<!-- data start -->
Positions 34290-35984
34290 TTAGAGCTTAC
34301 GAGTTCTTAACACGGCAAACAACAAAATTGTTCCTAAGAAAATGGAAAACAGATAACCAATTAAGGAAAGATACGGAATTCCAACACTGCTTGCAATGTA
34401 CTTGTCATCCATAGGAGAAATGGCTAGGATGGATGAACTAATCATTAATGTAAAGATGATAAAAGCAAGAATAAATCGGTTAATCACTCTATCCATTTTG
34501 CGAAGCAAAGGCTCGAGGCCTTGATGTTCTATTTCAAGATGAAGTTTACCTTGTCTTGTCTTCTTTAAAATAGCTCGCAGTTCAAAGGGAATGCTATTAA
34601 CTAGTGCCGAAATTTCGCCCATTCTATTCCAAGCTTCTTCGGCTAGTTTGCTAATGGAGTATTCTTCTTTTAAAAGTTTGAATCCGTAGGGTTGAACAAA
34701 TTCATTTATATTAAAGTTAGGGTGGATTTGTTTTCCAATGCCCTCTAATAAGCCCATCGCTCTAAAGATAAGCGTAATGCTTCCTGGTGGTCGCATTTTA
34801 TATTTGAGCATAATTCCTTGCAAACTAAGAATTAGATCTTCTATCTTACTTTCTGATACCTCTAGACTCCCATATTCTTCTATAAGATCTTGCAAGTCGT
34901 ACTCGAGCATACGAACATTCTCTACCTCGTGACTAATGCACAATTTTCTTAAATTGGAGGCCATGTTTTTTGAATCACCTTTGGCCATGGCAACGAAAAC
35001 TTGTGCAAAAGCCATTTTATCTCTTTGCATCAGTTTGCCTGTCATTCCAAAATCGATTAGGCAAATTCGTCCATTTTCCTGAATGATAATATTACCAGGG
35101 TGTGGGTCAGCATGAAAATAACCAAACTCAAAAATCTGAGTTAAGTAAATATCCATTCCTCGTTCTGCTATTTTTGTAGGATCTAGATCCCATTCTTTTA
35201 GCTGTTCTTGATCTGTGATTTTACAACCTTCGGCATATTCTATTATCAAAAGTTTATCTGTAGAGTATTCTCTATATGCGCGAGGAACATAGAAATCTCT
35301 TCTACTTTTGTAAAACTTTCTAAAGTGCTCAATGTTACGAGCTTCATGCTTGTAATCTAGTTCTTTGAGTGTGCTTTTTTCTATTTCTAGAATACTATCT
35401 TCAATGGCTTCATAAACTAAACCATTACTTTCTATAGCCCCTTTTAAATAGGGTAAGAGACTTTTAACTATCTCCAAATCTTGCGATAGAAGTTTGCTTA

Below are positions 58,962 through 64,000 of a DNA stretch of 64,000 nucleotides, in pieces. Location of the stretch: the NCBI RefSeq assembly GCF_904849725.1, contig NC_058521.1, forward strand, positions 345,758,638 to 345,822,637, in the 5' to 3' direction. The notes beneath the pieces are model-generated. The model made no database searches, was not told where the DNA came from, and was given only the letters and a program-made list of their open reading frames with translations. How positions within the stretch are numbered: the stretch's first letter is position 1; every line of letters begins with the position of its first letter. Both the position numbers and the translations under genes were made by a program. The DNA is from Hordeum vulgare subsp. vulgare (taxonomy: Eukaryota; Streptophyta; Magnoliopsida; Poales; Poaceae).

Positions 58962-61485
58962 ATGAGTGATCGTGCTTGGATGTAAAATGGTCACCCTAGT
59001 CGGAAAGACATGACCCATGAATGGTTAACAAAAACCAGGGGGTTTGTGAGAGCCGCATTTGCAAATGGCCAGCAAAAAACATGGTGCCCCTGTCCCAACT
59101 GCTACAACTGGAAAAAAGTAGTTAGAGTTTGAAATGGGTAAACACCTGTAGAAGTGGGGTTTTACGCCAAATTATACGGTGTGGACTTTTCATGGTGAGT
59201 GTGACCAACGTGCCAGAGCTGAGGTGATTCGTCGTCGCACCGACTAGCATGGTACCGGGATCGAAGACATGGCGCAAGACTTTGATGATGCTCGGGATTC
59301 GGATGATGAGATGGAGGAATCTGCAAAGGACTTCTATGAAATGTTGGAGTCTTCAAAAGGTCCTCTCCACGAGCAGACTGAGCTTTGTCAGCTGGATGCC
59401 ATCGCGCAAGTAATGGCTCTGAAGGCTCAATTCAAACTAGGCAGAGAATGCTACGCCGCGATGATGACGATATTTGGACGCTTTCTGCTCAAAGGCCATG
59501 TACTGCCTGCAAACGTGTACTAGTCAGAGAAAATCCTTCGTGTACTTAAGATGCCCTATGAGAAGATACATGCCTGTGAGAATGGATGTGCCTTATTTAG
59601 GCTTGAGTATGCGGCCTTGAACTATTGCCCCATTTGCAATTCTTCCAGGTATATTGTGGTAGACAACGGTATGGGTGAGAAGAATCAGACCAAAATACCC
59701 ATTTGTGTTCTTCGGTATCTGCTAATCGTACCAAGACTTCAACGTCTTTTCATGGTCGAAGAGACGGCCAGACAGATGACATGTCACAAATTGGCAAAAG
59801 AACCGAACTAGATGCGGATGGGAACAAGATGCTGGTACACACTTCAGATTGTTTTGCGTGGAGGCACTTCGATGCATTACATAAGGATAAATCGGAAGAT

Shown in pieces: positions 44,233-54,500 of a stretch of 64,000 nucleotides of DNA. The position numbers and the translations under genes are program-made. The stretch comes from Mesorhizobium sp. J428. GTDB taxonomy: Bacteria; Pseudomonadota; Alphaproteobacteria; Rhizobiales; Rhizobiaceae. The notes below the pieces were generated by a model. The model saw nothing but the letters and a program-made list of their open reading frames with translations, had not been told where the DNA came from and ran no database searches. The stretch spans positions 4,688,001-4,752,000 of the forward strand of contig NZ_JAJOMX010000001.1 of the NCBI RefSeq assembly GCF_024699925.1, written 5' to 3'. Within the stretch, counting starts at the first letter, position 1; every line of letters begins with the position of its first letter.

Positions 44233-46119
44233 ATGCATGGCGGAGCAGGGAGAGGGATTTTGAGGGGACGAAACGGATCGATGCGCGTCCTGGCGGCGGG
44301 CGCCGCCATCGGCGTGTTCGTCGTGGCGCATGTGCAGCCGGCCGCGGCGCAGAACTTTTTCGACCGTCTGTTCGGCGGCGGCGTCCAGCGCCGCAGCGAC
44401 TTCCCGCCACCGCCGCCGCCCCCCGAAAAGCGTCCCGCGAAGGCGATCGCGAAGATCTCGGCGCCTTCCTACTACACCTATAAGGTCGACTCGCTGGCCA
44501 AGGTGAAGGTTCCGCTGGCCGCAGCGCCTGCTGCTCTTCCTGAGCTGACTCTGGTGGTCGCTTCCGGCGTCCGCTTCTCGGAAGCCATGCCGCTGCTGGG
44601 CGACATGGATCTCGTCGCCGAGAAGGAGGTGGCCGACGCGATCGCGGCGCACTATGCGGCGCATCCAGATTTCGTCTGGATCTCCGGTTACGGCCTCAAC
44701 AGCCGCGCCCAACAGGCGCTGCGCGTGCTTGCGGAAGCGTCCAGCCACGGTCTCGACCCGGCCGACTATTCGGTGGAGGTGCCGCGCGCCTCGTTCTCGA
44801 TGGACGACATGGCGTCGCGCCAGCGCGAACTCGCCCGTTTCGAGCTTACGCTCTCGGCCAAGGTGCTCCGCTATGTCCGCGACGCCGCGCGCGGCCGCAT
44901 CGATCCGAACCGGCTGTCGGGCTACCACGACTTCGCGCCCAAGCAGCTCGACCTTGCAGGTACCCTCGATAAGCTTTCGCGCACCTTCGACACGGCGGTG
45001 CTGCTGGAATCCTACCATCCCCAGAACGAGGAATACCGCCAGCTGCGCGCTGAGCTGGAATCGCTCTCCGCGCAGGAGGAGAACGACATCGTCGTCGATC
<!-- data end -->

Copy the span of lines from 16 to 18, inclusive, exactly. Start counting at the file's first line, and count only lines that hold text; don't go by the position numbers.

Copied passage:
Positions 58962-61485
58962 ATGAGTGATCGTGCTTGGATGTAAAATGGTCACCCTAGT
59001 CGGAAAGACATGACCCATGAATGGTTAACAAAAACCAGGGGGTTTGTGAGAGCCGCATTTGCAAATGGCCAGCAAAAAACATGGTGCCCCTGTCCCAACT